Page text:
If you don’t have a credential to point to, be prepared for your salary to be a bit lower than you might otherwise expect in your first role as a designer. But don’t put up with low pay for too long either! Transition to a company that will pay the going rate if your current gig won’t or can’t.
What It’s Like to Work in Graphic Design
Now that we’ve covered tactics for getting into graphic design, let’s talk about what it’s really like to work in graphic design. Let me first note that there are different types of jobs out there ranging from positions at an agency, to positions in a company’s design department. The demands at each of these types of positions will vary, as will the work load.
Positive aspects of graphic design as a career
There are many positives of working in graphic design for your career. Some of these include personal fulfillment, interesting work, lots of variety in the types of things you can spend your time on, and for the introverts out there — decreased expectations for social interactions at work.
Negative aspects of graphic design as a career
Despite the many positives out there, no career is without imperfections. Some of the flaws of graphic design may include: potentially limited upward mobility in the management structure of your company, coworkers who sometimes don’t recognize your ability to take on things outside of design, repetitive tasks that may become monotonous over time, and occasional creative burn-out.
Whether or not to specialize within graphic design
When I was in college I was constantly hearing that you should pick a specific area and specialize. That sounds like good advice, and to be very clear, this works for a lot of people. But I’ve found that it’s not beneficial in every case. Ask yourself the following questions and any others that you can think of when making the decision of whether or not to specialize:
Do you prefer to live in a big city and work for a large company?
If you prefer to live in a very large city, specialization may be for you. As a rule, only very large companies employ specialists, and large companies tend to be located in very large cities.
What types of projects do you like to work on?
In addition to location, you will want to consider what types of projects you want to work on. Specialization by its very nature means that you are unlikely to do something outside of a very specific area of design.
What designers get paid
This can be a little more tricky to answer than you might think. There are many different factors that play a part in determining the pay of a particular individual, including: where the job is located, what types of projects the designer is expected to work on, experience level, size of the company, and a host of other factors. So we have to make some generalizations here.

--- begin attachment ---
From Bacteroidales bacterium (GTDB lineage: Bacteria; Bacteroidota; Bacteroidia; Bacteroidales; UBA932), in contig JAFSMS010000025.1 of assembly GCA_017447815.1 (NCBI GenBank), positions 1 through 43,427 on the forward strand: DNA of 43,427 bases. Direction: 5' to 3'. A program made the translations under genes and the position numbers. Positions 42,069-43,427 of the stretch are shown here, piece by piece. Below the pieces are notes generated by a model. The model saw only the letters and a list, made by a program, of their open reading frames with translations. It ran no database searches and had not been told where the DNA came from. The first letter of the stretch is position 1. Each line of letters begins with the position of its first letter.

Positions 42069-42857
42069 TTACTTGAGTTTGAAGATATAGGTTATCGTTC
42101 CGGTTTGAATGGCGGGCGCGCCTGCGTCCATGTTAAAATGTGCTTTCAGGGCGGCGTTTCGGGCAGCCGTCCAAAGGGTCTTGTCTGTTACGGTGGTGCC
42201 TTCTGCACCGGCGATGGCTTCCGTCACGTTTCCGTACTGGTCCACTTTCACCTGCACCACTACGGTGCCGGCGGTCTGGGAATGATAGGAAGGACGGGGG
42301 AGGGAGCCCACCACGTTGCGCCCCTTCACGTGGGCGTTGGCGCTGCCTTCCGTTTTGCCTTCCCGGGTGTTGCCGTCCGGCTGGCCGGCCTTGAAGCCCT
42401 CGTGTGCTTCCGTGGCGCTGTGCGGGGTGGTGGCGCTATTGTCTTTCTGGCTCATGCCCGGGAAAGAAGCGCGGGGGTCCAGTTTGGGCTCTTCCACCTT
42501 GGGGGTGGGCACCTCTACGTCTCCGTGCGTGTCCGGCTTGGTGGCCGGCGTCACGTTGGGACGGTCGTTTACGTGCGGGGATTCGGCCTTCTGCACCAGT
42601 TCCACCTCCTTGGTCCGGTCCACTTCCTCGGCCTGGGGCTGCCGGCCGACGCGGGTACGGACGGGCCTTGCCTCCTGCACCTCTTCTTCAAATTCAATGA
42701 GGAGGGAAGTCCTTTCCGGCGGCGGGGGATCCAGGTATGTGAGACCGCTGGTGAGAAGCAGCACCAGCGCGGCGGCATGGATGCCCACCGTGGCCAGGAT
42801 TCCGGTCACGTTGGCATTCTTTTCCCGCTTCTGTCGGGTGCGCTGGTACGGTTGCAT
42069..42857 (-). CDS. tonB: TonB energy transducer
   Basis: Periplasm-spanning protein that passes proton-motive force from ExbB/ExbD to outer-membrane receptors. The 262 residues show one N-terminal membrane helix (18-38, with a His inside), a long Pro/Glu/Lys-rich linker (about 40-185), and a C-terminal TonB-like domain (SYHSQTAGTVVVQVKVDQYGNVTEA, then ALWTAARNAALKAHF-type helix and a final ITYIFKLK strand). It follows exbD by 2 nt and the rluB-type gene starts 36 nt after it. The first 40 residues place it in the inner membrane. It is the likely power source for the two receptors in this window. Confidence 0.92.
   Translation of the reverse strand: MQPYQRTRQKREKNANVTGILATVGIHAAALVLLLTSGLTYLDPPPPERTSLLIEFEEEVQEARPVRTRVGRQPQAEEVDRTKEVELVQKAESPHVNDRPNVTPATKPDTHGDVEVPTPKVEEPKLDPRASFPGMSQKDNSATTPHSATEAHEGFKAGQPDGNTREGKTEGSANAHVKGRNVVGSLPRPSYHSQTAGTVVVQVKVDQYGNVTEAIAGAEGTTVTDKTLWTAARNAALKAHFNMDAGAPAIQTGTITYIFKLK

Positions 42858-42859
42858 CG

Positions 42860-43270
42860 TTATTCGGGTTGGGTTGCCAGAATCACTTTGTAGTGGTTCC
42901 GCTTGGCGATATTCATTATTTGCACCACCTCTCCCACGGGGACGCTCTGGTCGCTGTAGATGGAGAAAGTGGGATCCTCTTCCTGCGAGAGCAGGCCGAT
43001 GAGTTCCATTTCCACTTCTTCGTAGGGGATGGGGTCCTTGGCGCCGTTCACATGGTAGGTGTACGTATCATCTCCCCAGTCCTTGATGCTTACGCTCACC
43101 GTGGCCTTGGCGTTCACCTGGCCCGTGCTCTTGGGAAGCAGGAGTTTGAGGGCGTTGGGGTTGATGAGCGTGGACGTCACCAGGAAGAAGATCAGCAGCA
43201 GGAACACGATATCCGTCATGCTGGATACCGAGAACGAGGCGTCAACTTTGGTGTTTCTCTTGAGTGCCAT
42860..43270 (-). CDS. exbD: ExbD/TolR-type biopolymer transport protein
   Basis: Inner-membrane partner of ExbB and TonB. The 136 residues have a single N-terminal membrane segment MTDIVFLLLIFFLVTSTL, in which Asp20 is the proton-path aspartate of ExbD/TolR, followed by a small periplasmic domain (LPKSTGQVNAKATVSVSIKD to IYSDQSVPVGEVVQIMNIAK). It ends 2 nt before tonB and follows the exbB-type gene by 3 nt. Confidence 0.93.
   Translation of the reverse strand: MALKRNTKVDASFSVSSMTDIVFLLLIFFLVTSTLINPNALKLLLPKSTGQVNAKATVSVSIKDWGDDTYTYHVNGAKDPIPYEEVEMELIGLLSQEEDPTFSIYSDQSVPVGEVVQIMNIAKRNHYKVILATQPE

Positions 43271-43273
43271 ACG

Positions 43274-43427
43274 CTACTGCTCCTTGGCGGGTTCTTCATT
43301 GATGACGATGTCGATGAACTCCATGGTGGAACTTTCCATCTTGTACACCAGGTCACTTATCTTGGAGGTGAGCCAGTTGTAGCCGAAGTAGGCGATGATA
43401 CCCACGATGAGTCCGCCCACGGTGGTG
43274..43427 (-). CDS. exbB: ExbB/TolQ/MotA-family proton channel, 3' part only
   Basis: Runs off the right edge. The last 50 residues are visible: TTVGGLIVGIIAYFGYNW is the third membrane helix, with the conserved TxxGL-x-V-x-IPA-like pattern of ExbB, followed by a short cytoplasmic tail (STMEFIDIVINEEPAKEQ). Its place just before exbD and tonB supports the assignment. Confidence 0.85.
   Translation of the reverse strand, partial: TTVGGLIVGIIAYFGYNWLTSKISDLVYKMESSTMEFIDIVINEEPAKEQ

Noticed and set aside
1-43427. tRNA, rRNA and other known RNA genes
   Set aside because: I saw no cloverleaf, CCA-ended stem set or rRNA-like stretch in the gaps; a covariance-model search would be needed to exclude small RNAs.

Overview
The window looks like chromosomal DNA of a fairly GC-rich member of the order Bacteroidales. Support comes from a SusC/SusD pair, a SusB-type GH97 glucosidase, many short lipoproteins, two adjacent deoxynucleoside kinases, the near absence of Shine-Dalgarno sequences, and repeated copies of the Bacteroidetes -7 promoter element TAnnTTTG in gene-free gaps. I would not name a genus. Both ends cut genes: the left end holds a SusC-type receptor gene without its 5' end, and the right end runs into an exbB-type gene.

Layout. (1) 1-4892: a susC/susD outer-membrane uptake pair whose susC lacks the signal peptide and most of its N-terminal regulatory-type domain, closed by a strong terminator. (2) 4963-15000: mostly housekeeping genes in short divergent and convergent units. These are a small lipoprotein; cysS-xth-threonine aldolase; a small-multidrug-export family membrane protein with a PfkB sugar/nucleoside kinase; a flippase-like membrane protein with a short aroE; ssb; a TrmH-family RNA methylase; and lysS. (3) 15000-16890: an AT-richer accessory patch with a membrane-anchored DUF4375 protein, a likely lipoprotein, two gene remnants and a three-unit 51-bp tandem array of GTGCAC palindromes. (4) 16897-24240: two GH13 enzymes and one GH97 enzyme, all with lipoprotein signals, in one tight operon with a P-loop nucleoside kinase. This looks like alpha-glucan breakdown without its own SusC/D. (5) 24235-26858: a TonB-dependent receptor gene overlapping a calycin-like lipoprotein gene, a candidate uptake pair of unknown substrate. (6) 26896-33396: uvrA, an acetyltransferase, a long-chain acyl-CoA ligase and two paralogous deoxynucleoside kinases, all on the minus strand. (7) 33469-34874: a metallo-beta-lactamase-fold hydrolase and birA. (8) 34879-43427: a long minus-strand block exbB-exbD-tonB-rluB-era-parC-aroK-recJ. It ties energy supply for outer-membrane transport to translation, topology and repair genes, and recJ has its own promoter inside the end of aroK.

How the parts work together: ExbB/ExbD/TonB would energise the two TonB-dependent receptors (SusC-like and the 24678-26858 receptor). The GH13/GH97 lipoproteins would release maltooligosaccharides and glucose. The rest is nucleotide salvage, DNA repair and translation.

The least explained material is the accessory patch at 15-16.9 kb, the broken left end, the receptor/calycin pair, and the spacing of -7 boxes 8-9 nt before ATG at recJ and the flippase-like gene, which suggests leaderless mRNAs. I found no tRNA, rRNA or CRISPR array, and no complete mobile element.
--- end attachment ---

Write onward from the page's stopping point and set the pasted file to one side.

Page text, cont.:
Keep in mind that this is an average. As a rule, designers in big cities like New York or Los Angeles are going to be paid more, while designers in smaller markets may not have as many opportunities, and thus be on a lower pay scale. Also keep in mind that career level greatly influences salary. As an example, Indeed lists the average salary for a senior graphic designer at $61,007, which is quite a bit better than what you see for designers in the early stages of their career. Designers looking to get into the field are likely to be paid a lower wage, something more in the range of $30,000—35,000 in most areas.
Be sure to check the specific numbers for your area and career level to make sure you’re being paid fairly for your work.
Jobs Titles within Graphic Design
There are all kinds of permutations of titles in the design world, but here are some of the most common, listed from lowest to highest in seniority:
- Graphic Design Intern
- Junior Graphic Designer
- Graphic Designer
- Senior Designer
- Senior Graphic Designer
- Art Director
- Creative Director
- Chief Creative Officer
Related Careers outside of Graphic Design
Sometimes adjacent careers are lumped into graphic design, particularly by people with an incomplete understanding of the differences between these disciplines. Some of these include:
- User Experience (UX)
- User Interface Design (UI)
- Interaction Design
- Web Design
- Web Development
While there are many overlapping principles and concepts that graphic design has in common with these disciplines, they are separate fields, which means that a classically trained graphic designer would likely need additional education or study in order to do them well.
Graphic design is a great field to work in and can be very fulfilling. As with all potential careers paths, you should make sure you are going into it with your eyes wide open. Every career has its own pitfalls and graphic design is no exception. But all things considered, it can be a fantastic way to make a living. If you’re interested in taking the next step in becoming a graphic designer, Independence University has degrees that can help prepare you to be a success in the market. Click here to request more information.
Joshua Weekes holds a Master of Science degree in User Experience from Kent State University, and a Bachelor of Fine Arts in Computer Art from The Savannah College of Art and Design. A veteran of graphic design, he worked professionally in that industry for more than a decade, holding various roles. He is currently SEO Manager at Center for Excellence in Higher Education, Inc.